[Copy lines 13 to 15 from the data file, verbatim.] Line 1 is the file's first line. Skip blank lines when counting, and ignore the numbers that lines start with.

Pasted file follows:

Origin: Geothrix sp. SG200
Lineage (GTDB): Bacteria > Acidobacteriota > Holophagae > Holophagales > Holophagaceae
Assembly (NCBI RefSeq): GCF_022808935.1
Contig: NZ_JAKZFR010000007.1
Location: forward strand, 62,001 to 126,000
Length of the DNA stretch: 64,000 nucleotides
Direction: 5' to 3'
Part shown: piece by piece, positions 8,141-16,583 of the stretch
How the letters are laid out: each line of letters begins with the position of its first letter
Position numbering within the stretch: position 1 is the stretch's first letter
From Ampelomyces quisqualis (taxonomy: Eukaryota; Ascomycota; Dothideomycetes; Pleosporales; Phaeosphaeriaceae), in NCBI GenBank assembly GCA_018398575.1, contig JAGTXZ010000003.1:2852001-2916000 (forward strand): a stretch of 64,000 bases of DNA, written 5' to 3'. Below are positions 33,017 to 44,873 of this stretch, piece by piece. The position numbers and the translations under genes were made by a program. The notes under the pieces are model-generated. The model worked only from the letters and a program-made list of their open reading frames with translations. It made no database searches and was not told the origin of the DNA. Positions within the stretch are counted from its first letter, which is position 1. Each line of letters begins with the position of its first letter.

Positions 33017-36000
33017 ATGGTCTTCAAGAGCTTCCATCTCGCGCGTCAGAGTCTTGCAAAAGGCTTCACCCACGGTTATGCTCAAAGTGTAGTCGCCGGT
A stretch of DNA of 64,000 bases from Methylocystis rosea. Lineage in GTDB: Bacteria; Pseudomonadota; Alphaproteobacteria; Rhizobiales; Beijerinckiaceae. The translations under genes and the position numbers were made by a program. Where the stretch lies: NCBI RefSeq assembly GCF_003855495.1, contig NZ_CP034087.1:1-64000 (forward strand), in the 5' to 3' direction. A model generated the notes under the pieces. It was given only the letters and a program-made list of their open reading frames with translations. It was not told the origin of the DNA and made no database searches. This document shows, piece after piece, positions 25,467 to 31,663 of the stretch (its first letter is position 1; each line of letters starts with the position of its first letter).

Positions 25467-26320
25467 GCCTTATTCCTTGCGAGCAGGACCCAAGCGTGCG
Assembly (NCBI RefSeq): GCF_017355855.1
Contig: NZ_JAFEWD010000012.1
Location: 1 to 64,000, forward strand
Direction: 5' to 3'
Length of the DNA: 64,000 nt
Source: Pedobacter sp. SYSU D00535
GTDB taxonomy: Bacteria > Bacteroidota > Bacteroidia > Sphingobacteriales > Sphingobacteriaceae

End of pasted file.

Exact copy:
33017 ATGGTCTTCAAGAGCTTCCATCTCGCGCGTCAGAGTCTTGCAAAAGGCTTCACCCACGGTTATGCTCAAAGTGTAGTCGCCGGT
A stretch of DNA of 64,000 bases from Methylocystis rosea. Lineage in GTDB: Bacteria; Pseudomonadota; Alphaproteobacteria; Rhizobiales; Beijerinckiaceae. The translations under genes and the position numbers were made by a program. Where the stretch lies: NCBI RefSeq assembly GCF_003855495.1, contig NZ_CP034087.1:1-64000 (forward strand), in the 5' to 3' direction. A model generated the notes under the pieces. It was given only the letters and a program-made list of their open reading frames with translations. It was not told the origin of the DNA and made no database searches. This document shows, piece after piece, positions 25,467 to 31,663 of the stretch (its first letter is position 1; each line of letters starts with the position of its first letter).

Positions 25467-26320